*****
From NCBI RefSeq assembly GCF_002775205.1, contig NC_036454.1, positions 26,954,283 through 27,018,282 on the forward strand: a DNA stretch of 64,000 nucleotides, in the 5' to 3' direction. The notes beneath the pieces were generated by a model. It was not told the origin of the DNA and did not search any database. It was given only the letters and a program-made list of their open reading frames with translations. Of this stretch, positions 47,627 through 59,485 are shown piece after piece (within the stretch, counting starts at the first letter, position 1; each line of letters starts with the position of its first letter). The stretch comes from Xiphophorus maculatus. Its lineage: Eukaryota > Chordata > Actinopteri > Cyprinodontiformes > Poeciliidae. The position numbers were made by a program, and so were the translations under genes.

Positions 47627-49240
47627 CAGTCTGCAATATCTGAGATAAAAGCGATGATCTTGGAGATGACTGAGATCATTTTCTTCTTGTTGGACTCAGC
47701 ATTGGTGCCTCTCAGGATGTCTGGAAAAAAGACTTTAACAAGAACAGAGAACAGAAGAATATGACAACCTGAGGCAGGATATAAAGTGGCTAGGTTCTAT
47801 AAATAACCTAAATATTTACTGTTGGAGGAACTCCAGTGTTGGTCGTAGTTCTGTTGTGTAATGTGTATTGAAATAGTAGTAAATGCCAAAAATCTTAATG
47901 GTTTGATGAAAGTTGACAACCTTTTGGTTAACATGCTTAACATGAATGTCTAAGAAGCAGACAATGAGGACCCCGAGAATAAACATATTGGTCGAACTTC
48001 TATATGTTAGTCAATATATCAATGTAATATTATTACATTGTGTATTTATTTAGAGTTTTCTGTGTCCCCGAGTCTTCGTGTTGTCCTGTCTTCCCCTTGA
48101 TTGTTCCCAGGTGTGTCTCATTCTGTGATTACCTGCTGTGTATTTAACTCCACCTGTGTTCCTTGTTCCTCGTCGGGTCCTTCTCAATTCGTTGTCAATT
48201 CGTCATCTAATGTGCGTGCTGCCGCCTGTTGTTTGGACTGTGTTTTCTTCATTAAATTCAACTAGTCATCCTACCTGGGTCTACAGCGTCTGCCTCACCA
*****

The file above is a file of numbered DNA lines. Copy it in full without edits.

From NCBI RefSeq assembly GCF_002775205.1, contig NC_036454.1, positions 26,954,283 through 27,018,282 on the forward strand: a DNA stretch of 64,000 nucleotides, in the 5' to 3' direction. The notes beneath the pieces were generated by a model. It was not told the origin of the DNA and did not search any database. It was given only the letters and a program-made list of their open reading frames with translations. Of this stretch, positions 47,627 through 59,485 are shown piece after piece (within the stretch, counting starts at the first letter, position 1; each line of letters starts with the position of its first letter). The stretch comes from Xiphophorus maculatus. Its lineage: Eukaryota > Chordata > Actinopteri > Cyprinodontiformes > Poeciliidae. The position numbers were made by a program, and so were the translations under genes.

Positions 47627-49240
47627 CAGTCTGCAATATCTGAGATAAAAGCGATGATCTTGGAGATGACTGAGATCATTTTCTTCTTGTTGGACTCAGC
47701 ATTGGTGCCTCTCAGGATGTCTGGAAAAAAGACTTTAACAAGAACAGAGAACAGAAGAATATGACAACCTGAGGCAGGATATAAAGTGGCTAGGTTCTAT
47801 AAATAACCTAAATATTTACTGTTGGAGGAACTCCAGTGTTGGTCGTAGTTCTGTTGTGTAATGTGTATTGAAATAGTAGTAAATGCCAAAAATCTTAATG
47901 GTTTGATGAAAGTTGACAACCTTTTGGTTAACATGCTTAACATGAATGTCTAAGAAGCAGACAATGAGGACCCCGAGAATAAACATATTGGTCGAACTTC
48001 TATATGTTAGTCAATATATCAATGTAATATTATTACATTGTGTATTTATTTAGAGTTTTCTGTGTCCCCGAGTCTTCGTGTTGTCCTGTCTTCCCCTTGA
48101 TTGTTCCCAGGTGTGTCTCATTCTGTGATTACCTGCTGTGTATTTAACTCCACCTGTGTTCCTTGTTCCTCGTCGGGTCCTTCTCAATTCGTTGTCAATT
48201 CGTCATCTAATGTGCGTGCTGCCGCCTGTTGTTTGGACTGTGTTTTCTTCATTAAATTCAACTAGTCATCCTACCTGGGTCTACAGCGTCTGCCTCACCA